NEW YORK — NBC anchor Brian Williams, who returned to storm-ravaged New Orleans on Thursday for his third trip in as many weeks, said he couldn't bring himself to stay away from the region for very long.
The experience has also moved him to consider other areas of coverage that he says need to be addressed.
"I will be asking my network to lead a discussion on the issues of class, race, energy, the environment, disaster planning, Iraq -- all those things and more," Williams said. "This encompasses so many of the major issues of our time."
Nearly three weeks after Hurricane Katrina swept through the Gulf Coast, the television journalists who covered the devastation remain deeply preoccupied by the story. Their continuing focus on the aftermath and the government's response suggests that the recovery process will remain in the public eye for months. This week, all the major broadcast and cable news networks said they would maintain an increased presence in the region indefinitely, with some opening bureaus in New Orleans.
The story also appears to have had a more far-reaching impact on television news. Many correspondents who covered the destruction -- including veteran journalists who have reported on wars and natural disasters like last year's tsunami in Southeast Asia -- said they were greatly unsettled by the experience. Witnessing the rapid breakdown of relief efforts and security in an American city reshaped their approach to covering everything from hurricanes to homeland security, they said, and reminded them of the role the media play in holding the government accountable.
An unusual tone infused much of the television coverage in the storm's aftermath, as some correspondents emotionally described the ruin around them and aggressively challenged public officials' handling of the disaster.
"You're supposed to be the dispassionate observer when it comes to these events, but you couldn't help be provoked to outrage by what you saw," said John Roberts, chief White House correspondent for CBS, who spent nearly two weeks in the region. "There was just no plan to take care of these people whatsoever."
Roberts doesn't believe that the press corps has ever "let the administration run roughshod all over us," as some critics have suggested. But the disparity between what reporters saw on the ground and what officials were saying was "stunning," he said.
In the future, "I think we'll probably be quicker to ask questions," he added. "I think we'll be a little bit more skeptical of pronouncements that come from the administration and other levels of government."
The sight of dead bodies and starving people clamoring for help was made more horrifying by the fact that the disaster was unfolding in the United States, many correspondents said.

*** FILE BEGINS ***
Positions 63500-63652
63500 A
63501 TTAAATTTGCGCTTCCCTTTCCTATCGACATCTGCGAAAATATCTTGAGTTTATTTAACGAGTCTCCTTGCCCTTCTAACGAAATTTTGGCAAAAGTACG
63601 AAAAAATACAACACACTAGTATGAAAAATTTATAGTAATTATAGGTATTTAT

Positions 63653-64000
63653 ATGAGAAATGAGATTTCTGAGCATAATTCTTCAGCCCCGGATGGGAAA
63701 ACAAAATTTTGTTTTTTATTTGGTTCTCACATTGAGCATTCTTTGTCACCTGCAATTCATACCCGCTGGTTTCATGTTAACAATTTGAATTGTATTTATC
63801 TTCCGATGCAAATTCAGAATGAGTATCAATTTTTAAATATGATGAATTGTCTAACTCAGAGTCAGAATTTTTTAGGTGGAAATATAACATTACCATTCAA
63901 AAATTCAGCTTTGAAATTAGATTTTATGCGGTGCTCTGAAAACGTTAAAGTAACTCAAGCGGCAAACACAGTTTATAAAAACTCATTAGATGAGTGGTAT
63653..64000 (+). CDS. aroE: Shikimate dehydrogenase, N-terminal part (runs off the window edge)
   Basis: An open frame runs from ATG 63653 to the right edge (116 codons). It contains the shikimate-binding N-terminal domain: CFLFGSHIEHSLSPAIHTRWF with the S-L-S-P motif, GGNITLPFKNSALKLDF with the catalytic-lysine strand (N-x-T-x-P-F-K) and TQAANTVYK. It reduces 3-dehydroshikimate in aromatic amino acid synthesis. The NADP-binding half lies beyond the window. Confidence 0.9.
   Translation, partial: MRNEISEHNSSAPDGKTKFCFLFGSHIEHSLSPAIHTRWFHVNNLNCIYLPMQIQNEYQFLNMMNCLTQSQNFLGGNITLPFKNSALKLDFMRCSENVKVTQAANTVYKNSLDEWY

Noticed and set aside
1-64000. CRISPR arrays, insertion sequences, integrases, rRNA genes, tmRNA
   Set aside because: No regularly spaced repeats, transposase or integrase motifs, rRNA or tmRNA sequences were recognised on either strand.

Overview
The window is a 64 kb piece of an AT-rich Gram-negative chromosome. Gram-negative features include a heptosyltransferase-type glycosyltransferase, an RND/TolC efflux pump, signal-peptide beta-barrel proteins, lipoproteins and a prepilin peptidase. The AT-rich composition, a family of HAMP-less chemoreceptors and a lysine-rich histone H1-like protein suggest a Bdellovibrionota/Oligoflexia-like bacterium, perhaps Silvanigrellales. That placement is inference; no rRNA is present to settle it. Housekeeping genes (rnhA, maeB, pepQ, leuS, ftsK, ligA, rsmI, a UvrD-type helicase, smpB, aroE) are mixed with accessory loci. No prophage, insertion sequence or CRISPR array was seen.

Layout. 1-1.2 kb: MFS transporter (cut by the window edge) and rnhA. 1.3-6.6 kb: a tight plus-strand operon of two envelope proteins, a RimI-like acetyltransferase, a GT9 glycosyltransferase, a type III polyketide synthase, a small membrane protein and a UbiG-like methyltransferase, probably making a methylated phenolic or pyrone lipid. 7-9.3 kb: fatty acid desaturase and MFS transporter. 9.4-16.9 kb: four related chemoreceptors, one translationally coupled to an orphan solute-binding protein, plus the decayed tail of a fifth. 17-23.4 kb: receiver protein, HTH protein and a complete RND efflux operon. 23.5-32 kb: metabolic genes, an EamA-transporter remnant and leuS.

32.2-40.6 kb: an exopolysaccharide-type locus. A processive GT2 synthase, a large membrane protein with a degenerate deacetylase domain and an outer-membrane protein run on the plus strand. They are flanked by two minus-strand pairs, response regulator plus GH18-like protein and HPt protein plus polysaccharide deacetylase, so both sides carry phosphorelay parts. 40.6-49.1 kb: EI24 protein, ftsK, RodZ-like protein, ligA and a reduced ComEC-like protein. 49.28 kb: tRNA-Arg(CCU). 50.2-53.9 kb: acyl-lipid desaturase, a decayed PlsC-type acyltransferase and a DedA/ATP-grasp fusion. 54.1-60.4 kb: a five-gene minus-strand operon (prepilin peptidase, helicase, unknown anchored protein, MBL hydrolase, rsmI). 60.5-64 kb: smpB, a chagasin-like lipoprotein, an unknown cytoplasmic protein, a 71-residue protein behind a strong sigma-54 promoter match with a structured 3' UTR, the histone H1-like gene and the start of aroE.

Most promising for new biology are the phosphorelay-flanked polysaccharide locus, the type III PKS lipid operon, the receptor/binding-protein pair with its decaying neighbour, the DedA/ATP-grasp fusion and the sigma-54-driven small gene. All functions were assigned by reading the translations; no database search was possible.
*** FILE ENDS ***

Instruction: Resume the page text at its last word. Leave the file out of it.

"I think back to the tsunami, and I remember being so astonished, 2 1/2 weeks after it hit, to be standing in the capital of Indonesia and see a dead body on the ground," said ABC anchor and correspondent Bob Woodruff. "I never thought, never in a million years, that I would find something like that in the United States. But 10 days afterward in New Orleans, one of the great cities in America, and there were dead bodies on the ground. It's tough to have that happen in your own country."
CNN's Anderson Cooper has remained in the region since the hurricane hit, with no immediate plans to leave.
"Those of us who were here and have had the privilege to cover it, and to witness these triumphs and these tragedies, will never forget it and will carry it with us," Cooper said. "That's part of the fear of leaving, that people will forget and coverage will go elsewhere. And there are so many answers we need to get."
Reporters who have moved onto other stories are still haunted by the images they saw. Fox News correspondent Steve Harrigan will head to Baghdad on Monday for a monthlong stint, but he can't stop thinking about an elderly couple he saw waiting for help on a New Orleans bridge for days, without food or water.
"You see better conditions in refugee camps," said Harrigan, who has covered Chechnya, Afghanistan, the Congo and the Middle East, among other conflict-ridden regions. "It really shocked me how inefficient our country was. You find yourself stunned on the air, reporting what you're seeing."
At one point, Harrigan said, he stamped his foot on the pavement repeatedly, saying, "This is what people are sleeping on."
When Katrina first hit, he was standing in the rain in Gulfport, Miss., ducking flying debris as he described the storm's onslaught. Now, he's rethinking that style of weather reporting.
"I think this will change the way I look at hurricanes," he said. "There has been a sort of dramatic, macho thing about hurricanes where you stand there and get blown around. I think this has really shown the flip side of the tragedy. Now we have a little more perspective of what these things can do to people."